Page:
Your specialist will examine you and arrange for you to have a urine test to check for haemoglobin in your urine. They can also do blood tests to assess your general health including a full blood count (FBC) to check if you are anaemic. They can also do kidney and liver function tests.
To confirm you have PNH, your doctor will send a sample of your blood to a specialist laboratory to check whether it contains any PNH blood cells using a test called “flow cytometry”. This shows the percentage of red and white PNH cells in your blood. It is more accurate for white blood cells during or just after you have had an episode of haemolysis or a blood transfusion.
This is a test to evaluate the overall bone marrow function. This test involves a large needle being inserted into the rear pelvic bone to extract a sample of bone marrow. This test can be uncomfortable and sometimes painful, however pain relief can be provided.
This test involves lying on a bed whilst a radioactive liquid is inserted into a vein in the arm. Photos of the chest are then taken in order to look at internal organs and also to rule out any blood clots.
This is an ultrasound scan of the heart which investigates the possibility of raised blood pressure in the lungs. If the blood pressure in the lungs is raised this could be caused by a possible blood clot.
This blood test is a commonly used to identify the proportion of PNH blood cells (red cells and white cells).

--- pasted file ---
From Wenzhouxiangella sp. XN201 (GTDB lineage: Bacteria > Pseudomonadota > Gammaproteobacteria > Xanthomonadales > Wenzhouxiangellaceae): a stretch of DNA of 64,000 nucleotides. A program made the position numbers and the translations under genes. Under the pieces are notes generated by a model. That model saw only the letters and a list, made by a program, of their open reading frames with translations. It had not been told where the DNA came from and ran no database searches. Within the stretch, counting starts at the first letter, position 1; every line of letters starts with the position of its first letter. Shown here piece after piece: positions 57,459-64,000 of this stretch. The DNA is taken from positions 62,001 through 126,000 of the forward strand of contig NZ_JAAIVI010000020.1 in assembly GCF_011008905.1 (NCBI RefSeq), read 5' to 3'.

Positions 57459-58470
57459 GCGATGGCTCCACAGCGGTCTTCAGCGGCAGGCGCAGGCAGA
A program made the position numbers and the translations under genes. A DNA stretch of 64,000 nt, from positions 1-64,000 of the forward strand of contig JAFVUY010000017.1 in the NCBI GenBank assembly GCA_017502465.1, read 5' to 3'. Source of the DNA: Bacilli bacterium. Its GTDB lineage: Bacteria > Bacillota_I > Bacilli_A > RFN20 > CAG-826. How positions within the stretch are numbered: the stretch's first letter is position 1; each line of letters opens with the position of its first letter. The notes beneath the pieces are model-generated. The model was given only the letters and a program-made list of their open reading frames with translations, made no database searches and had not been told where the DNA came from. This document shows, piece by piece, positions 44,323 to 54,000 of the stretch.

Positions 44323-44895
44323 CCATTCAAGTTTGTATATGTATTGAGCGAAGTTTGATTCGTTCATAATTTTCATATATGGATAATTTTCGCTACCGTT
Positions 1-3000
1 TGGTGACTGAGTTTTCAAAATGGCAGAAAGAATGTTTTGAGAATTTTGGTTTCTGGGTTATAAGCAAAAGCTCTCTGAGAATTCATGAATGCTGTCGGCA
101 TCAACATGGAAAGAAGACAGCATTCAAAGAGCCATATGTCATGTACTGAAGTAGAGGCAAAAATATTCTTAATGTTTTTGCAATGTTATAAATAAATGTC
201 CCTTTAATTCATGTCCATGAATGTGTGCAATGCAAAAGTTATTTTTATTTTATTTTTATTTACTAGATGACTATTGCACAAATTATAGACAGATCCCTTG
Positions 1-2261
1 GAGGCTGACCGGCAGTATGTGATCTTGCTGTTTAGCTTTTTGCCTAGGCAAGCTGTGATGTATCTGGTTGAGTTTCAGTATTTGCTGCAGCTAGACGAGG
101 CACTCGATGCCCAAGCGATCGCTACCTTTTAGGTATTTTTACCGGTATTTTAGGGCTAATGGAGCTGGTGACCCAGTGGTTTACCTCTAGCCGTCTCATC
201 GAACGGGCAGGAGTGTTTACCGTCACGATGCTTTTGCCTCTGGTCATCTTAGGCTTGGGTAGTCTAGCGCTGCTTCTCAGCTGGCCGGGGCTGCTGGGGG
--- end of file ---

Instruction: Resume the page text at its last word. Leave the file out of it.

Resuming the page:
Video: Understanding the Role of Flow cytometry in PNH and Aplastic Anaemia watch Here
The standard way to diagnose PNH is by flow cytometry analysis of circulating red blood cells or granulocytes (a type of white blood cell) from a blood sample. The same test, if abnormal, can tell us something about the cause of bone marrow failure in some patients with aplastic anemia. A different type of flow cytometry test, typically done on bone marrow, can give some indication whether such patients are tending towards myelodysplasia instead.
Dr. David Araten (New York University) discusses the importance of flow cytometry in relation to PNH and aplastic anemia. He also talks about the latest research in flow cytometry in patients and other research that is currently on the horizon.
LDH is tested frequently in PNH patients. It gives an idea of how much haemolysis is occurring in the body. This is a common measurement used in clinical trials for new drugs to treat PNH to understand how effective they are.